But most of these texts come from festive events, from special occasions, from eulogies. How did the kibbutz look between one festival and the next, between one funeral and the next? How did members behave with one another in the dining room? What was life like in the many children's houses on the kibbutz? What was daily life like? Why did the second generation leave en masse even before the economic crisis of the 1980s? The book does not answer these questions at all, because its distant descriptions and mocking, ironic tone lead it to focus on amusing incidents while skipping over the routine, the minor developments hidden from view - in short, the things that make up life. The passages from speeches, the letters, the articles from the kibbutz newsletter, the diaries: none fill this vacuum. The history of Afikim is presented here as a series of amusing anecdotes, the type of stories the gang used to tell on the lawn in front of the dining room in the evening, stories that perpetuated the wondrous, naive and even absurd nature of the kibbutz founders.

Anyone who has written about the kibbutz is very familiar with the temptation to make use of this local folklore. Inbari writes as someone fascinated by these stories, and he tells them like an experienced teller of tall tales, but history is presented here as the private, unique story of Afikim, and only rarely does more general human meaning emerge from the local materials.

For instance, Inbari describes the absorption of new immigrants into the kibbutz in this way: "The Romanians were not absorbed, but 10 Austrians were, and Yekkes [German Jews] like Haim Arad and Peretz Harari, to name two exemplars. Haim Arad was a certified electrician and a collector of pistols and women. The kibbutz needed an electrician and an expert on pistols, and the women of the kibbutz, both the more single and the less so, needed Haim Arad. Peretz Harari had brought a gramophone and records with him from Hannover. He could whistle in two-part harmony. Quite a phenomenon. When he walked around the kibbutz, whistling a Bach double violin concerto, all activity ceased, and even Haim Arad, who was installing the electricity in the apartment (and the body) of one or another of the female members, stopped and listened."

The entire passage is based on wit and fun: calling the members exemplars; describing the female members as more or less single; creating a link between collecting pistols and women, and between installing electricity in the apartment and in the body of some female member of the kibbutz. But as much as Inbari may succeed in entertaining the reader, it comes at the expense of genuine discussion of the difficulties of absorption into the kibbutz. The "exemplars" mentioned here appear on the page momentarily and disappear without leaving behind any real trace, and the same is true of dozens of other figures.

Without names

Such a brief stint in Inbari's spotlight is the fate not only of the new immigrants who joined the kibbutz, but also of those born there. The book focuses on the founders, naming the kibbutz sons and daughters only if they fell during one of Israel's wars, received some kind of recognition as athletes or poets, or invented new agricultural implements. Who are these kibbutz children? What are they good for except dying in Sinai or the Golan Heights? How were they affected by the revolutionary lifestyle of their parents? On these questions the book remains silent.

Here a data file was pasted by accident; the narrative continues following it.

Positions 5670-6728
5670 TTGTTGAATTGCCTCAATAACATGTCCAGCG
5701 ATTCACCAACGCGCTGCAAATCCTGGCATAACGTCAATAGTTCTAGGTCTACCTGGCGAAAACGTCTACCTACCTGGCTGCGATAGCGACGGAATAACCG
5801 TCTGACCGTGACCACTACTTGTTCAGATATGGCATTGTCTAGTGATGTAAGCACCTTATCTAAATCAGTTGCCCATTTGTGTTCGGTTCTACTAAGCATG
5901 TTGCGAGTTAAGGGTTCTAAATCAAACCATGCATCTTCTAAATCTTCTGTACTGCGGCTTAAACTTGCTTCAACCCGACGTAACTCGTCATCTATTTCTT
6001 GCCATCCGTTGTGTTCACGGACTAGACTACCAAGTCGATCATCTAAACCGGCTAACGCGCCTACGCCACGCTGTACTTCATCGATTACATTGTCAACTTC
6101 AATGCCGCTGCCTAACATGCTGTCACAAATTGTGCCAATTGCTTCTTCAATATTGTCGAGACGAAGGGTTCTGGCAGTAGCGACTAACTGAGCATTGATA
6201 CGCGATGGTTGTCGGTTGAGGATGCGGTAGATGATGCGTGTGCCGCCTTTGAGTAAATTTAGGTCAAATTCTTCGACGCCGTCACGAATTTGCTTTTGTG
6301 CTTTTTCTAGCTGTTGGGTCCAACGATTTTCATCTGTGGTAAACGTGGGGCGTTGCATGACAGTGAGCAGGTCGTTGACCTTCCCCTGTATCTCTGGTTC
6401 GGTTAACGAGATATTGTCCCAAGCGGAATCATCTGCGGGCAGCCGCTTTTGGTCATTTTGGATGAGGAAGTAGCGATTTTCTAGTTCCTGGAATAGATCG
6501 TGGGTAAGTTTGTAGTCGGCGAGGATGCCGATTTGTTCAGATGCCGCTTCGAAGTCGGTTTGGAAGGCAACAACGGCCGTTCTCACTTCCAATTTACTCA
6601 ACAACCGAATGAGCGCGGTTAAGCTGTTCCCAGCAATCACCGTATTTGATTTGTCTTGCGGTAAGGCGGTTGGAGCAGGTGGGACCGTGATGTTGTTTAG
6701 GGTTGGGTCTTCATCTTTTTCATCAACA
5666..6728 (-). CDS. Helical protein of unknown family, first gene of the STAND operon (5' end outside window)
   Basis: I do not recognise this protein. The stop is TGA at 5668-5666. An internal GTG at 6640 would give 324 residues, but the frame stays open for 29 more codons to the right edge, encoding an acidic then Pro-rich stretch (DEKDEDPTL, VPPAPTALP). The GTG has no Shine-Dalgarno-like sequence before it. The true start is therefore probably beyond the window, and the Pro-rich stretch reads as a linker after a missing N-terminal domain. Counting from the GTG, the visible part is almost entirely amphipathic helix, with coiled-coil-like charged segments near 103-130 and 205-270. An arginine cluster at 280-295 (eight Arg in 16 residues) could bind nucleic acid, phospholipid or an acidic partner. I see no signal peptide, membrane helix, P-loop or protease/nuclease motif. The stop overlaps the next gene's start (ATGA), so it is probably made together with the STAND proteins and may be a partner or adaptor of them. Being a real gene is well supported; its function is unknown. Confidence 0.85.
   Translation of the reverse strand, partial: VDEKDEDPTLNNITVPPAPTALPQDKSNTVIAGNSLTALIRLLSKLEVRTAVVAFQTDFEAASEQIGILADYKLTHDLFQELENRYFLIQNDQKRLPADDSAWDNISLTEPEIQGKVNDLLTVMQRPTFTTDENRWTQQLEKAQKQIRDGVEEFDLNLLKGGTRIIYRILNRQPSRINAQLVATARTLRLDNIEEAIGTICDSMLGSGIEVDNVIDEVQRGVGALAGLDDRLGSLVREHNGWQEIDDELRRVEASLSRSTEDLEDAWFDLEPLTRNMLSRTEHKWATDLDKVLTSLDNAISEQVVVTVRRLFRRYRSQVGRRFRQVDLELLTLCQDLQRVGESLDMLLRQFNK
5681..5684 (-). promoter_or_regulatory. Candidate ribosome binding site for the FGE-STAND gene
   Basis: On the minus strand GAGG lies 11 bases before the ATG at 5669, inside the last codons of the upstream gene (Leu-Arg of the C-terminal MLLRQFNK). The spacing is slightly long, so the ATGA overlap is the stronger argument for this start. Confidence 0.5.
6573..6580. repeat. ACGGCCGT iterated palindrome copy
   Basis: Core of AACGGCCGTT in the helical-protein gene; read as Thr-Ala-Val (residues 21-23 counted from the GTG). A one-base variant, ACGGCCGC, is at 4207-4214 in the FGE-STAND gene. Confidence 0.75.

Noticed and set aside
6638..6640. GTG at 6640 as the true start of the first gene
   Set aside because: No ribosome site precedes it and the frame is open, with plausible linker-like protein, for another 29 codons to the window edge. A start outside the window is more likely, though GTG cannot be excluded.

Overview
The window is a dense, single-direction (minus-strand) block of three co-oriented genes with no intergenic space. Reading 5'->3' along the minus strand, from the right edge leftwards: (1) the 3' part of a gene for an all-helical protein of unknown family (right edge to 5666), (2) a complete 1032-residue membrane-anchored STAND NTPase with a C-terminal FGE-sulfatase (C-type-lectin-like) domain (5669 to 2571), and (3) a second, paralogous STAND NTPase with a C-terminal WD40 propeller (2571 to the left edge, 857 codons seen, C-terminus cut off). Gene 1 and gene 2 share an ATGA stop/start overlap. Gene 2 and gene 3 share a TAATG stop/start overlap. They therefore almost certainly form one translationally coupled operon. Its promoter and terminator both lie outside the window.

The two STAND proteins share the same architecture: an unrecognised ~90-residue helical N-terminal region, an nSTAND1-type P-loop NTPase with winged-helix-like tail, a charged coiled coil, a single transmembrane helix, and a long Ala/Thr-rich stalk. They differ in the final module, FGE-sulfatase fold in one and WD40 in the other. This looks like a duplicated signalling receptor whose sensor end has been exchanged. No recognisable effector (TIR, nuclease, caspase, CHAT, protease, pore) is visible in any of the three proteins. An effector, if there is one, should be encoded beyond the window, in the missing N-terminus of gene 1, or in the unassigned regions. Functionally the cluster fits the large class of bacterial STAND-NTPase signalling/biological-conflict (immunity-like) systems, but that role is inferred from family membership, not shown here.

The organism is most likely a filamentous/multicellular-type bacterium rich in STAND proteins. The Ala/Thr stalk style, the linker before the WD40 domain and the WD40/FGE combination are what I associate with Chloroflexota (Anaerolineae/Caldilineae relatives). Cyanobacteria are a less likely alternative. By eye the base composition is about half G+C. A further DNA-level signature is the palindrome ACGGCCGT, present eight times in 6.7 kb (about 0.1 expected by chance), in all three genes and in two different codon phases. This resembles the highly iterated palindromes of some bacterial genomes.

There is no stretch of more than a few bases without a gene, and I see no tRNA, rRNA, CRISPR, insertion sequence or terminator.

The author hints at his personal experiences toward the end of the book, in his description of a boy who runs to his parents' house at night because he is afraid of the witch he sees through the window of the children's house. The same scene was described by Inbari in first person in his story "Misderon Hamivtzar" ("The Corridor of the Fortress"), which was published in the local newspaper Zman Tel Aviv in 1993, but in "Going Home" he avoids the personal and confessional; the story is therefore told in the second person ("You lifted yourself up and, thanks to the witch, dropped onto the bushes outside"), which greatly weakens it.

Since Inbari presents his characters from the outside, from a distance, without penetrating their inner lives, he has no choice but to present the history of the kibbutz from the outside as well.

What caused the collapse of this particular kibbutz? Although the author mentions several reasons for the "undermining of the foundations" (including the transition from sleeping in the children's houses to sleeping at home and the decision to allow members to own private property), the book's last chapters indicate that the failure of Afikim originated in misguided financial investments.

Inbari would have us believe that, had it not been for the bank crisis of the 1980s, and the subsequent fall of the stock market, Afikim would still be flourishing. But the truth is that when the economic crisis arrived at the gates of Afikim, the members of the second generation were already far from the kibbutz where they were born, living in Tel Aviv or Los Angeles, and new members had not been knocking at the gates for a long time. In fact, the collapse of the kibbutz was due to internal reasons, but the book barely touches on them.